Mariners 4, Orioles 2: Roenis Elias, whose name I like to say more than most ballplayers because it just flows, man, allowed one run, six hits and no walks in seven and two-thirds. Justin Ruggiano homered scored twice and drove in two.

Twins 4, Pirates 3: Joe Mauer hit his first homer since last August and it came at a good time: the 13th inning. Torii Hunter went 3-for-5 with three RBI. The Pirates are 0-6 in extra innings.

Tigers 5, Brewers 2: Nick Castellanos hit a bases-clearing triple in the eighth. After runs were hard to come by in the past couple of games against Milwaukee, this had to seem like floodgates opening.

Braves 2, Rays 1: Rookie Williams Perez gave up one run over five innings and had seven strikeouts in his first major league start and rookie Todd Cunningham drove in the tiebreaking run with a groundout. That feeling when you really don’t know who the hell plays for your team anymore but, hey, you’ll take the win.

Cardinals 9, Mets 0: Matt Adams homered. Jason Heyward homered. Matt Holliday and Kolten Wong both had three hits. Bartolo Colon got shelled and the Mets fell out of their first-place tie in the East. Colon walked two batters. He had only walked one guy all season before yesterday.

Indians 4, White Sox 3: Shaun Marcum made his first big league start since July 2013 and got the win here after two years of battling shoulder ailments. Carlos Rodon made his third start for the White Sox and, while he did generally OK, pitching six innings and giving up one run on four hits, he walked five. He’s walking way too many guys.

Royals 7, Reds 1: Six shutout innings from Jeremy Guthrie as the Royals won for the fifth time in six games. That win improves their record to 26-14, with is KC’s best-ever record after 40 games.

Phillies 4, Rockies 2: Ryan Howard had three hits, including a homer. Howard is hitting .328 with four homers and 10 RBI in 64 at bats in May.

Cubs 3, Padres 2: A defacto bullpen game for the Cubs as Tsuyoshi Wada only lasted four and two-thirds, but he struck out nine guys regardless. His only mistake was allowing a two-run homer to Justin Upton.

Giants 4, Dodgers 0: The Tim Lincecum renaissance continues. He won his third straight, lowering his ERA to 2.08 after shutting down the Dodgers on three hits over seven shutout innings. Buster Posey hit a two-run homer in the seventh. Five wins in a row for the Giants, who are now only two and a half back of L.A.

The Cardinals walk off winners against the Pirates for the third game in a row

Kolten Wong

The Cardinals secured a series sweep at home against the Pirates when Kolten Wong slugged a solo home run to right field in the 14th inning off of reliever Radhames Liz. It marked their third consecutive walk-off win against the Pirates. They won on Friday with a tenth-inning walk-off RBI single from Matt Adams, and won again on Saturday on Matt Carpenter’s walk-off sacrifice fly in the 11th inning.

The Cardinals have four consecutive walk-off wins against the Pirates dating back to last season. On September 3, Peter Bourjos hit a walk-off single against Mark Melancon in the bottom of the ninth inning to send his team to a 1-0 win.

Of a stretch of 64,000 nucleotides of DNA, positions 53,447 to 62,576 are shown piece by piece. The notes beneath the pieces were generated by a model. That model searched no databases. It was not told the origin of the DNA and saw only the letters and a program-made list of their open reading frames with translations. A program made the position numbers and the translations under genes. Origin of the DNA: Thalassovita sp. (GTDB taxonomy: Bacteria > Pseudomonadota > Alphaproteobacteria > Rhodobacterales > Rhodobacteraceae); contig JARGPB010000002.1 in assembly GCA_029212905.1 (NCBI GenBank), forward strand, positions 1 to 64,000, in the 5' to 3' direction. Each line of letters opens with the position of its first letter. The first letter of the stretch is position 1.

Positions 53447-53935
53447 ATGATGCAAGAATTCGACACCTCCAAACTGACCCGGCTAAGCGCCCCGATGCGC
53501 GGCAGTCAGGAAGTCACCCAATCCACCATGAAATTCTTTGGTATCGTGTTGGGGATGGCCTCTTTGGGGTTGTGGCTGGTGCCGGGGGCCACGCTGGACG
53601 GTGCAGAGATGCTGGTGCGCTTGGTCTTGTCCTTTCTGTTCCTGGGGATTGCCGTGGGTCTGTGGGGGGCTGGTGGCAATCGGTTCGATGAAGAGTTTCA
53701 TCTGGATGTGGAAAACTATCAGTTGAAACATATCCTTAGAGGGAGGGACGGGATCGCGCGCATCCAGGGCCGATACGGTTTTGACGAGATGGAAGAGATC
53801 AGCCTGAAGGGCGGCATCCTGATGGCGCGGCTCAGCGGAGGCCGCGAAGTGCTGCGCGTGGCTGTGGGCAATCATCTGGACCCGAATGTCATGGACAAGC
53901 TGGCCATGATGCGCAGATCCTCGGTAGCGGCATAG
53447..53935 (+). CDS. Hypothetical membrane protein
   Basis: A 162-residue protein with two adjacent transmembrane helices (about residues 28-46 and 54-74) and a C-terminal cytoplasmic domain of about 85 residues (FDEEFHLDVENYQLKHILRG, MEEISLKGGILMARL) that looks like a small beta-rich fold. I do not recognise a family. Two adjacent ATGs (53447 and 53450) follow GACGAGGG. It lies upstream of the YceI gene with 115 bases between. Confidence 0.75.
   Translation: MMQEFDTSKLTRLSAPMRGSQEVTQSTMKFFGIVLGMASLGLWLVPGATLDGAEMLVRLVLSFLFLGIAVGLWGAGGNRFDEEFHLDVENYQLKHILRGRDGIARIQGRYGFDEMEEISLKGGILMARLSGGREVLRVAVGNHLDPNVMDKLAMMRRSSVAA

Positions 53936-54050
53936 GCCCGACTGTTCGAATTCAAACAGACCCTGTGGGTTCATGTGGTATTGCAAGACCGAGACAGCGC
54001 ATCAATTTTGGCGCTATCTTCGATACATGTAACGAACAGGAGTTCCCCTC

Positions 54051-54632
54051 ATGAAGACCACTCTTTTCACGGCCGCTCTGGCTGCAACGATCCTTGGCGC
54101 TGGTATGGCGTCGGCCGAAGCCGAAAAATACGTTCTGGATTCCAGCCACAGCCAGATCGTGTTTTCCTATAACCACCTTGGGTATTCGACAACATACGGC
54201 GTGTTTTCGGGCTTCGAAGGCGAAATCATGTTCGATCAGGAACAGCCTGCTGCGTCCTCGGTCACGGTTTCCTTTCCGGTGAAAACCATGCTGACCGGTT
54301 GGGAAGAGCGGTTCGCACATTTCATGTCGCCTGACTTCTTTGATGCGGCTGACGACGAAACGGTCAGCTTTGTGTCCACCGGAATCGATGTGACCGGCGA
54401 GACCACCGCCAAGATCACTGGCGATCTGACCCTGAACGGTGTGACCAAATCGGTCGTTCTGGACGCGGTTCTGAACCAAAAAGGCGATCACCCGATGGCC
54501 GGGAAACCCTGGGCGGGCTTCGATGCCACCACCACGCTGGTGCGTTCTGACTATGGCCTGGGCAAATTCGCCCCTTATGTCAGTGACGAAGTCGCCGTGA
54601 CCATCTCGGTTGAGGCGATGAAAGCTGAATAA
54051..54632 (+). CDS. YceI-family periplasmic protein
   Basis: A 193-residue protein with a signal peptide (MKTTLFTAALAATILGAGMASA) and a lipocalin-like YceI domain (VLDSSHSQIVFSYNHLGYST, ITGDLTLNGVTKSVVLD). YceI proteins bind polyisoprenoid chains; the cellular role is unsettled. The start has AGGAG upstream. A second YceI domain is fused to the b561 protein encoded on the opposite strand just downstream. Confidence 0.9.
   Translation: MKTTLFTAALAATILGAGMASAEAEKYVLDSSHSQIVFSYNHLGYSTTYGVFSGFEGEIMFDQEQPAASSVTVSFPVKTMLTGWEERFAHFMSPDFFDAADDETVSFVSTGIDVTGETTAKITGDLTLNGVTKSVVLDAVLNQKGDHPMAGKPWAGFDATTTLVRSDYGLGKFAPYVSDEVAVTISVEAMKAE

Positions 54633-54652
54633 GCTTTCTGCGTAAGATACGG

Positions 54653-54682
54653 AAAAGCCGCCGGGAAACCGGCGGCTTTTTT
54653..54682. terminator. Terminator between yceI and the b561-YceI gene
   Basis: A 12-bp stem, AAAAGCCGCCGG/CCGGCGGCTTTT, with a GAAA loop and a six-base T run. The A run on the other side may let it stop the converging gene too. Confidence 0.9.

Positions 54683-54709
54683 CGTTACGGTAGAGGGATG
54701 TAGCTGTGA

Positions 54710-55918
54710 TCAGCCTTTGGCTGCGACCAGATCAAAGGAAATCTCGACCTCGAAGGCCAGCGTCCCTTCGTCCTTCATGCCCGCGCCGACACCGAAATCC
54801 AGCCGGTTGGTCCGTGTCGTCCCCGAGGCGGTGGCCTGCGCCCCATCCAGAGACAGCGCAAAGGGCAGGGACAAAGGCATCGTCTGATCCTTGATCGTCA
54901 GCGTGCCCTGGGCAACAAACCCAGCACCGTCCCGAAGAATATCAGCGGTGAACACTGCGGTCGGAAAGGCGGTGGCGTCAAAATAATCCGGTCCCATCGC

Now 18-6, the Cardinals have the best record in baseball. In the National League, the Mets have the second-best record at 16-10. The Cardinals are 4.5 games ahead of the second-place Cubs.

Settling the Score: Saturday’s results

cardinals getty

For the second consecutive day, the Cardinals took down the visiting Pirates on an extra-inning walkoff.

On Friday night, it was Matt Adams stroking an opposite-field single that scored Jon Jay in the bottom of the 10th inning to secure a 2-1 victory. And then on Saturday, third baseman Matt Carpenter lifted a sacrifice fly to deep left field that easily plated Pete Kozma in the bottom of the 11th to notch another 2-1 win. Pirates left fielder Starling Marte didn’t even bother trying to throw Kozma out.

Carpenter is batting .366/.434/.634 with 15 RBI and 21 runs scored in 23 games for the Cardinals, who have won five straight and boast the best record in baseball at 17-6. They’ll go for a sweep of the division-rival Pirates on Sunday afternoon behind 23-year-old starter Michael Wacha. Who needs Adam Wainwright?

Your box scores and recaps from Saturday …

Yankees 4, Red Sox 2

White Sox 3, Twins 5

Pirates 1, Cardinals 2 (11 innings)

Brewers 6, Cubs 1

Angels 4, Giants 5

Blue Jays 11, Indians 4

Phillies 0, Marlins 7

Rays 0, Orioles 4

Tigers 2, Royals 1

Reds 8, Braves 4

Mariners 4, Astros 11

Nationals 1, Mets 0

Athletics 7, Rangers 8 (10 innings)

Rockies 2, Padres 4

Diamondbacks 4, Dodgers 6

Settling the Score: Friday’s results

Cardinals v Pirates

No Adam Wainwright? No problem. At least for now, anyway. The Cardinals won their fourth straight game last night with a 2-1 victory over the division rival Pirates in 10 innings.

The game went into extras after Mark Reynolds tied the game with an infield single in the seventh. The game-winner was set up after Jon Jay singled and Matt Carpenter doubled against Rob Scahill with two outs in the tenth. Pirates manager Clint Hurdle elected to intentionally walk Matt Holliday to load the bases, but Matt Adams made him pay with an opposite-field single to end it.

A.J. Burnett tossed six scoreless innings in the loss and drove in the only run of the game for the Pirates with an RBI single. He also passed Sandy Koufax on the all-time strikeout list. He’s now at 2,397 for his career, tying him with Kevin Brown for 41st.

The Cardinals currently own the best record in the majors at 16-6. Only the Royals (+48) have a higher run differential than St. Louis (+38).

Your Friday box scores:

Pirates 1, Cardinals 2 (10 innings)

Brewers 0, Cubs 1

Rays 2, Orioles 0

Nationals 0, Mets 4

Blue Jays 4, Indians 9

Phillies 3, Marlins 4

Athletics 7, Rangers 5

Reds 3, Braves 4

Tigers 1, Royals 4

White Sox 0, Twins 1

Diamondbacks 0, Dodgers 8

Mariners 3, Astros 4

Rockies 3, Padres 14

Angels 2, Giants 3